I could perhaps defend my statement by saying that a resurrection which exists only in faith nevertheless truly exists, and certainly there is no salvation the doesn't exist solely in faith.

On the whole, your criticism is very well founded, particularly from an Easter Monday perspective.

Anonymous said...

The question I think is not about death and resurrection, but one about sanctification. I am a third use of the law Lutheran. I believe that even in this time between the times, we make manifest the new life in Christ Jesus. Forde absolutely doesn't believe in sanctification... but sanctification isn't about "moral improvement." Sanctification is about living in the power of the Holy Spirit.
I am a student of David Yeago's... and therefore I do believe (as I have been convinced by Dr. Yeago) that we are given the power to through the Holy Spirit to walk in newness of life.

And yet, I can at the same time agree with you on the comment quoted by david and lee.


Andy said...

It's curious. As I understand it, Forde was also against the third use of the Law on the grounds that the Gospel rules out any call to "try harder" which is implied by using the Law as a guide to Christian living.

At first reading ("On Being a Theologian of the Cross") I took him to mean that whatever changes are made are completely "automatic" apart from command. But his stance on sanctification is practically defeatist (though I might cynically say that it tends to correspond well to observed reality).

Personally, I am a believer (in practice if not in theology) in continual "improvement" (moral or otherwise) of the Christian, to the point of almost being able to accept the Catholic teaching of infused grace. It really seems to me that I can see God tinkering in my life and steering me in a certain direction. What it means for sanctification I can't say, mostly because the discussion about sanctification is so fully of theological baggage that you can hardly talk about it at all.

But, yes, the work of the Holy Spirit.... It's there, something to be pondered. But I'm not sure what it means to say we're "given walk in newness of life." Does it mean I'll succeed sometimes in matters of discipleship where I would have failed by my own powers? How is that distinguishable from the hit and miss "goodness" of any person?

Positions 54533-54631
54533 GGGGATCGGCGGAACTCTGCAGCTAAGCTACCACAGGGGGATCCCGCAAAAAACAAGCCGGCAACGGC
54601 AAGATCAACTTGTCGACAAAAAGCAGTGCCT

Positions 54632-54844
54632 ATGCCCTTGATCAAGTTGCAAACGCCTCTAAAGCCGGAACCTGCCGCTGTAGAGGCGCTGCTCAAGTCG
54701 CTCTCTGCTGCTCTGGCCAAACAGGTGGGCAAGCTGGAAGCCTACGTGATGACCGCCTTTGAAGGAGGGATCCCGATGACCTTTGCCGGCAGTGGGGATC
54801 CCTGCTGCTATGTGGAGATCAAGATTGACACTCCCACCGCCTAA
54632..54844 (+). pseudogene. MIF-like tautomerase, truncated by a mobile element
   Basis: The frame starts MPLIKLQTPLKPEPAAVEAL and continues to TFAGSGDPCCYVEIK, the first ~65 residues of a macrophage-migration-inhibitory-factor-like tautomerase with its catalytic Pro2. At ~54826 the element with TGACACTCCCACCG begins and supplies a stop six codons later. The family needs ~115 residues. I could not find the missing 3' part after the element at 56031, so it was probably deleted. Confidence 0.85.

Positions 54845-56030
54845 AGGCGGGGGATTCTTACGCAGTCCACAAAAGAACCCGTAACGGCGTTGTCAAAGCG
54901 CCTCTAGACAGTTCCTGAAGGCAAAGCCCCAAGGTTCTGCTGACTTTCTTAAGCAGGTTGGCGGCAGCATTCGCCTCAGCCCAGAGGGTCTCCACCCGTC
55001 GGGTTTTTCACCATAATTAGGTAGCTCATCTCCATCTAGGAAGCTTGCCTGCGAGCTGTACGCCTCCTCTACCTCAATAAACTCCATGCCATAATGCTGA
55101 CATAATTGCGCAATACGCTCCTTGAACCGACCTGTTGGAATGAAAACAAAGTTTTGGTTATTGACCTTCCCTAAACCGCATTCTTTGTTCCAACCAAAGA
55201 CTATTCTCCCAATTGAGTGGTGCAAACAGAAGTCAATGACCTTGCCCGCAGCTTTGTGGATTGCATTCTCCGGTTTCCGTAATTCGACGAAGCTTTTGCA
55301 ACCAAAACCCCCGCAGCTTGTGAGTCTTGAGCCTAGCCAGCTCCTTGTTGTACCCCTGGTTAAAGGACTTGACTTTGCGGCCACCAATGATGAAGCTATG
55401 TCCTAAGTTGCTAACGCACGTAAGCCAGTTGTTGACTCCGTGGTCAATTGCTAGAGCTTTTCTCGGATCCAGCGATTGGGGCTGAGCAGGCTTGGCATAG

Brian said...

But if there is any goodness present, whether in a Christian or a believer of some other faith, then Christ must be present. We can do NO good apart from him.

For us, the case is just that we are aware where the goodness comes from. Wherever goodness is, we must give priority to Christ, so that we may point to the source. There is a great quote of Luther posted in the narthex of the congregation I serve which says that this life is not righteous but growth in righteousness.

We don't do it on our own, it is Christ at work in us. When we engage in the struggle of the covenant, empowered and nurtured in its virtues (charity, hope, faith), we are indeed made to be holy... although not completely.


Andy said...


I'm glad you brought up non-Christians, because that's probably the biggest stumbling block for me in thinking about sanctification. I just can't reconcile myself to any idea that Christians have a power of goodness that sets them above non-Christians. The evidence against it is too solid.

But I like the way you've described it. I can embrace a view like that.